Anywyay, there is fresh paint since last I rode, this time on one of PBI Gordon's buildings in the West Bottoms. Since it's private property, the chances are it will get the old white-out treatment sooner rather than later. I wondered at first how the hooligans who tagged it got up on this roof over a loading dock, but then I saw the spikes on the telephone pole right by it. Even I could have climbed it, and I'm no marvel of upper body strength, balance or agility.
Only semi-related, but I saw some conversation on Facebook the other day about resistance to putting bike trails on the levies around the Kansas River near here, and the usual bogeymen are cited, thieves and vandals. But the levy walls over where the levies are technically off limits to the public (posted no-trespassing in fact), they're lousy with tags. Some of those tags, they're too big to fit on box cars, true story. Over to the east of the River Market, where the Berkley Riverfront Trail runs, though, a trail that tops the Army Corps berm keeping the river in line, most of that area you never see tags.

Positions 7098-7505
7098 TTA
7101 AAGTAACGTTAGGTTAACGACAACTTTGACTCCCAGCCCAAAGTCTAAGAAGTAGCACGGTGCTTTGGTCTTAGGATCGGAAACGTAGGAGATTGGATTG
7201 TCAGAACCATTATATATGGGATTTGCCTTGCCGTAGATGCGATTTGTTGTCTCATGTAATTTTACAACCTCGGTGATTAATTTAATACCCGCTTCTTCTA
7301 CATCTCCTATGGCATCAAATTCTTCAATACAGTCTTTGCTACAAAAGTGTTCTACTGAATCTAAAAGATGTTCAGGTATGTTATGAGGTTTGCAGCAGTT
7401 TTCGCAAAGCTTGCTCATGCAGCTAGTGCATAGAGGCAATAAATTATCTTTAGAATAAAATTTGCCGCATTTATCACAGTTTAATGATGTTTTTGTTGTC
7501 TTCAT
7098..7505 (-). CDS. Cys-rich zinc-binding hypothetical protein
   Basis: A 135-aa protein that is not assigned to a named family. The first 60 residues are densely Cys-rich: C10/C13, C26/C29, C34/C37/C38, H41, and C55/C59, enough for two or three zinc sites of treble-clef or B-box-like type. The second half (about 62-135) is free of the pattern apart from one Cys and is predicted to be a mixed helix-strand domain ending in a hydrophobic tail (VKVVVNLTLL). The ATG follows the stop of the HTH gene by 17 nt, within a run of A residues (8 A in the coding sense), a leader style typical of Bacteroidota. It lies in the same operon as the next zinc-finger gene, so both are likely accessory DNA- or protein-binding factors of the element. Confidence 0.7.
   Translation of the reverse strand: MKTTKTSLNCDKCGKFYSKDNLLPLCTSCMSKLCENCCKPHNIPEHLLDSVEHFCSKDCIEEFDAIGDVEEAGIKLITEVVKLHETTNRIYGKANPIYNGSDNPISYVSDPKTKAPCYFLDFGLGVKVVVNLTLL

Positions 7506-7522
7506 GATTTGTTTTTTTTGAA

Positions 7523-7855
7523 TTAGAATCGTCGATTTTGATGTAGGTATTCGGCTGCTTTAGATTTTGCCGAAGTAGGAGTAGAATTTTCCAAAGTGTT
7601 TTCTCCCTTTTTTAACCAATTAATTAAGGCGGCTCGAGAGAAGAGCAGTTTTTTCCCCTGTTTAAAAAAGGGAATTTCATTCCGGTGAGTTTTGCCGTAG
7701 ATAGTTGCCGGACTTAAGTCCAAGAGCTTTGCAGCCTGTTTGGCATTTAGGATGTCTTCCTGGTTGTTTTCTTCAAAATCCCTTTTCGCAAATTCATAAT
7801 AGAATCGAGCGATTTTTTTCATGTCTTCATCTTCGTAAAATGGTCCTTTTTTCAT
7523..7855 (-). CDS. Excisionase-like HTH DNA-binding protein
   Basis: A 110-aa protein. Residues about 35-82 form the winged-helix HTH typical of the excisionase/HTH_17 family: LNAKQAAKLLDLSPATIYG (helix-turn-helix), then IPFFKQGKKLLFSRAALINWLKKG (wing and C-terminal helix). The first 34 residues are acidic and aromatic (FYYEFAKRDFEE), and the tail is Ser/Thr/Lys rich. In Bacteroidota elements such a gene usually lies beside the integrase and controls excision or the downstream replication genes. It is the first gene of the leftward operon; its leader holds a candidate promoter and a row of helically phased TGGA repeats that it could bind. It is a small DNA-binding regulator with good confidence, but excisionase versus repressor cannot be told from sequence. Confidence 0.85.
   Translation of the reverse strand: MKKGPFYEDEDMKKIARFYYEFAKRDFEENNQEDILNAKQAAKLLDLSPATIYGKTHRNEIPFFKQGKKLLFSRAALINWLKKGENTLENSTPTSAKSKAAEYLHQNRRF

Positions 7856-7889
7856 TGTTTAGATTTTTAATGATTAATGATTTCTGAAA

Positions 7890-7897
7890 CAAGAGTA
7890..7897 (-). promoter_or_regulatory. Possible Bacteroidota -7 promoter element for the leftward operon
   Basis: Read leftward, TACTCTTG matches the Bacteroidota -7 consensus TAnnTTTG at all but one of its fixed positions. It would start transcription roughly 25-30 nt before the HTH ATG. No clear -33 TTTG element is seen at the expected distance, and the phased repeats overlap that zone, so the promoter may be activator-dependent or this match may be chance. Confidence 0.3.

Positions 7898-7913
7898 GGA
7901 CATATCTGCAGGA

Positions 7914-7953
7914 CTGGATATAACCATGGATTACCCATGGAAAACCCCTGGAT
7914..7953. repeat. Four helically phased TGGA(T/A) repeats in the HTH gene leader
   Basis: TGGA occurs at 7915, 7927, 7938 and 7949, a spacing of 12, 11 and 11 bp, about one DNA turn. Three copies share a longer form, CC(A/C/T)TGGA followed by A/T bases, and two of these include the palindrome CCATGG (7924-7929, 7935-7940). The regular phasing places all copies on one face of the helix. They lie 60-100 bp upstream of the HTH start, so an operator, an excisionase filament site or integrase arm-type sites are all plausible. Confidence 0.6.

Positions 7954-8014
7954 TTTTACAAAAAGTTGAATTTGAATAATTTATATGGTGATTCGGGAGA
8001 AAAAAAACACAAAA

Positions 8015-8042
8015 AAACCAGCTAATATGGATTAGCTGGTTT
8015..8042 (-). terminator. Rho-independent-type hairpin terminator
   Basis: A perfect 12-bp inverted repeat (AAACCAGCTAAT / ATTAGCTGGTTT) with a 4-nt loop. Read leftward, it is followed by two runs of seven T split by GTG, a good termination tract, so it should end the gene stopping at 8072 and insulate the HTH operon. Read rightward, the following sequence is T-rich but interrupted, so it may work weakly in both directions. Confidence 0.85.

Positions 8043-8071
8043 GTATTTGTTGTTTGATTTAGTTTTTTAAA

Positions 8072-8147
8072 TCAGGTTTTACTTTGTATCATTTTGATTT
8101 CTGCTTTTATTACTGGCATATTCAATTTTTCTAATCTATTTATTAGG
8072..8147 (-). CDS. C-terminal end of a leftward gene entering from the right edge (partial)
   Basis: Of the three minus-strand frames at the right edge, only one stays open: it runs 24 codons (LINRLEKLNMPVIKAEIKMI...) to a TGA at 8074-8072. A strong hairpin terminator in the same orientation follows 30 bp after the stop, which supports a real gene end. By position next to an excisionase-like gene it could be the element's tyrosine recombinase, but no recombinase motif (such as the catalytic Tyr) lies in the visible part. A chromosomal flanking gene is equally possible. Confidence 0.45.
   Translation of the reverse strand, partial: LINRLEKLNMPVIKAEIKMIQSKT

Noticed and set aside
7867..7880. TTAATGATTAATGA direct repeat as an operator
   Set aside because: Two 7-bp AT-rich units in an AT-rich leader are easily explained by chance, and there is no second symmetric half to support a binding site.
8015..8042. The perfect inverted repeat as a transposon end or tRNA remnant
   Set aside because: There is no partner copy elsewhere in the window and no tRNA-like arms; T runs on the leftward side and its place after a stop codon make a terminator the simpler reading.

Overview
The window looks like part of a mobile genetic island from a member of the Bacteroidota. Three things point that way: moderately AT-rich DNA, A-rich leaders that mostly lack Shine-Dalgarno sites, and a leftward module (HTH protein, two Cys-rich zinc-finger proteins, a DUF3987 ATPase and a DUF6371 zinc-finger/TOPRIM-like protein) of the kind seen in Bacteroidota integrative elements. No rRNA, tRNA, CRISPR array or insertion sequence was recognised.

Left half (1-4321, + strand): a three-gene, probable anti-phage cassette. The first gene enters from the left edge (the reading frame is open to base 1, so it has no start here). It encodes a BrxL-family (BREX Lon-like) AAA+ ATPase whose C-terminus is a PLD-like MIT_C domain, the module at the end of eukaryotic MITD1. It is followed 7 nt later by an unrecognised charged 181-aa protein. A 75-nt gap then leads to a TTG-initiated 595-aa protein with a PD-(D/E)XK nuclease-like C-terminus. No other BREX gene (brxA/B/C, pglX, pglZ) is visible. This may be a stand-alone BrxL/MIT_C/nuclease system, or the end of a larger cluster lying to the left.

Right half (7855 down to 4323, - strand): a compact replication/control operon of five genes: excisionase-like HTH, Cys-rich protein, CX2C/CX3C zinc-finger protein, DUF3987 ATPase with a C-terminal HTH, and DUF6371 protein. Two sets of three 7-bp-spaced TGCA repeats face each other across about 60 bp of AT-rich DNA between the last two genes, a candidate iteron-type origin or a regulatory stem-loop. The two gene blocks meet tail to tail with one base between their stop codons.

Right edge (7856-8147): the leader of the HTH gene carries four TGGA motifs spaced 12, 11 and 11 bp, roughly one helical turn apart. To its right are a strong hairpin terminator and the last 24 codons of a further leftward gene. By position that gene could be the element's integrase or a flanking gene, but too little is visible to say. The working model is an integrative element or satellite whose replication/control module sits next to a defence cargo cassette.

Monday, January 20, 2014
This event was kind of like a bike-centric First Fridays all under one roof. It was an art show that started when Vincent over at Velo+ put out a Facebook feeler for art to display on the walls of his new shop. I guess he got more offers than he had space for, so he took down most of his merchandise and set up a gallery opening for at least a half dozen artists, including the Poet Laureate of Lobsterland, Corinna West.
I think Corinna was the first offer, and it had originally been conceived as a show of her art being the first of a series, then morphed into a multi-artist show.
Velo+, is a relatively new bike shop here in the KC area. It's in Old Town Lenexa, by Jerry's Bait Shop where I sometimes sneak off to watch football games since the Chiefs got good again (having ditched my own TV a couple years ago).